Math 121 is designed for students who have completed a high school calculus course and who might pursue study in an area for which calculus is an essential tool, but who are not prepared to place out of calculus. This course is a deeper and broader study of calculus than Math 117; theoretical aspects are not the main focus but will not be avoided. The course will, together with Math 122, treat limits, derivatives, and integrals; the calculus of exponential, logarithmic, trigonometric, and inverse trigonometric functions; techniques of integration; plane analytic geometry; various applications of calculus; sequences and series, including power series and intervals of convergence.
Homework is an important part of any math class. It is important that you practice doing the problems. This will help you to understand the material better and will prepare you for the exams. You are encouraged to discuss the homework, and to work together on the problems. However each student is responsible for the final preparation of his or her own homework papers.
Homework will be assigned at the end of every class. It will also be posted on the website: http://cleidy.web.wesleyan.edu/teaching/121fall2007/homework.html.
It is due the following class. If for some reason you miss class or cannot turn in the homework during class, you have until 4pm that day to put it in your TA's mailbox. After that time, late homework will not be accepted.
Technology, such as the software package Mathematica, can be a useful tool when learning mathematics. Although technology will not be emphasized in this class, I will occasionally use Mathematica during lectures.
Some of the homework problems that I will assign will require some technology. I recommend using Mathematica, which is available in the computer labs on campus. It is also available for download at http://software.wesleyan.edu. However, if you prefer to use (and know how to use) another software package or device such as a graphing calculator instead, you should feel free to do so. I do not recommend buying a graphing calculator solely for the purpose of this class.
Although technology can be a useful tool, it is important that you do not become depend on it. For this reason (as well as some logistical reasons), you may not use calculators during exams.
Two midterms and a final will be given.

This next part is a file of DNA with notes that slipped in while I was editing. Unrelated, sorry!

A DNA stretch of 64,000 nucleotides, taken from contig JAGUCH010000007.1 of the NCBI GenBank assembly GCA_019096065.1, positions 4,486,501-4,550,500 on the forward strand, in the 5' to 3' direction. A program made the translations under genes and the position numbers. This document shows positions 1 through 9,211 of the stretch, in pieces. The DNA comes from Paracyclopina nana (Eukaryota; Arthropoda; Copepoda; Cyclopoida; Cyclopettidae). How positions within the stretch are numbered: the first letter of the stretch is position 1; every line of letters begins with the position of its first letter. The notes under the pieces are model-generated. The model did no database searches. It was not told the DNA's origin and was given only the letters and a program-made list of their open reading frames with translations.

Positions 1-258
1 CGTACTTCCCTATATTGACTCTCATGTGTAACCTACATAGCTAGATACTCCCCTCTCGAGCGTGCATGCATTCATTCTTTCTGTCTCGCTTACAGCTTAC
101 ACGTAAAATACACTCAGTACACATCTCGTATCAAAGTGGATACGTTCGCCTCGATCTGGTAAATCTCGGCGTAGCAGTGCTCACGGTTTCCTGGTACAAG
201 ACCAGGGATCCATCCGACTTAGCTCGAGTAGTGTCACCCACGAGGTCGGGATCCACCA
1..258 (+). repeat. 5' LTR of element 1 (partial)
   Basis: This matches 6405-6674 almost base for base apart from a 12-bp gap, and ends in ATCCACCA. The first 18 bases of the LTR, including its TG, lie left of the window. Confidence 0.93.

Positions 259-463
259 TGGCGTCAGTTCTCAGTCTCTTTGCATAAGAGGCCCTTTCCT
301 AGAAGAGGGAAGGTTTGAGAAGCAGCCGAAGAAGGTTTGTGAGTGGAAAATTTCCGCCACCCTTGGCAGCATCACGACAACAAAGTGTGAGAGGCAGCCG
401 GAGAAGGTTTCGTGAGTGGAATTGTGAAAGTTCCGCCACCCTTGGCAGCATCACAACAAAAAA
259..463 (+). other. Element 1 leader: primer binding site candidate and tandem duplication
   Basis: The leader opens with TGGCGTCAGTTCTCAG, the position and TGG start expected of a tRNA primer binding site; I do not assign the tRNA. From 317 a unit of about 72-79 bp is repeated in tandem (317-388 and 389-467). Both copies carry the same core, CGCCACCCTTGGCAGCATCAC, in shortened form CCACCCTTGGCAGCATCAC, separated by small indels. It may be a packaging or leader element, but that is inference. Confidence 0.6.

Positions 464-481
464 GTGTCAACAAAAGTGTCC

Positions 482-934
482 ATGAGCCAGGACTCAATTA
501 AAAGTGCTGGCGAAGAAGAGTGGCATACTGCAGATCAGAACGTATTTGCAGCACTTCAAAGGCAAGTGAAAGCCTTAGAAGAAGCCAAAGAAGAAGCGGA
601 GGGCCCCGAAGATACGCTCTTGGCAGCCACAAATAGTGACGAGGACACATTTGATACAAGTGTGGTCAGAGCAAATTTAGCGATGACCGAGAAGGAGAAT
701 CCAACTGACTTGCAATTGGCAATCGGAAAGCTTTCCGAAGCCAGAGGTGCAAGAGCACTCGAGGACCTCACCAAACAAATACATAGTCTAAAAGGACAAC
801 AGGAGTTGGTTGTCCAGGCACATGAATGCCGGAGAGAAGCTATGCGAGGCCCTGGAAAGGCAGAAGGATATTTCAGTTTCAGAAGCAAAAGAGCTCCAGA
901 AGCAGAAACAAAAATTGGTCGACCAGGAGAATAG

The course grade will be computed as follows:
There will be two extra credit projects assigned during the semester. These can increase your course grade.
The first one can be found here. It is due Thursday, October 18. This can increase your final course grade up to 3 percentage points.
The second one is Project 5.5 in the book (p. 266-268). It is due Tuesday, December 4. This can also increase your final course grade up to 3 percentage points.
Sometimes it is helpful to have one-on-one conversations, which is not really possible during the scheduled class time. This is the purpose of office hours. Office hours are times that I have set aside in my schedule to be available to you. This gives you the opportunity to ask questions about something you didn't understand the in the lecture or a homework problem. Please take advantage of this time.
I will hold office hours Mondays 4-5pm and Wednesdays 3-4pm.
If you cannot make these, feel free to email me at firstname.lastname@example.org
to make an appointment for a different time.
The Math Workshop, x2205, is located in Room 113A Science Center, in other words in the Main floor Conference Room in the Science Library. It is open Sunday through Thursday from 7 to 10 pm and Monday through Thursday from 2:30 to 5 pm during the semester. There are always two staff members on duty, who may be either experienced undergraduates or math graduate students. This is a drop-in tutoring service, available to all members of the Wesleyan community. Staff members provide a friendly, relaxed atmosphere while answering questions about mathematics. The workshop is a good place to go when you get stuck on your math homework.
It is the policy of Wesleyan University to provide reasonable accommodations to students with documented disabilities. Students, however, are responsible for registering with Disabilities Services, in addition to making requests known to me in a timely manner. If you require accommodations in this class, please make an appointment with me during the first two weeks of class, so that appropriate arrangements can be made. All discussions will remain confidential. Students with disabilities should also contact Dean Lazare. Please see http://www.wesleyan.edu/deans/disability-students.html for more information.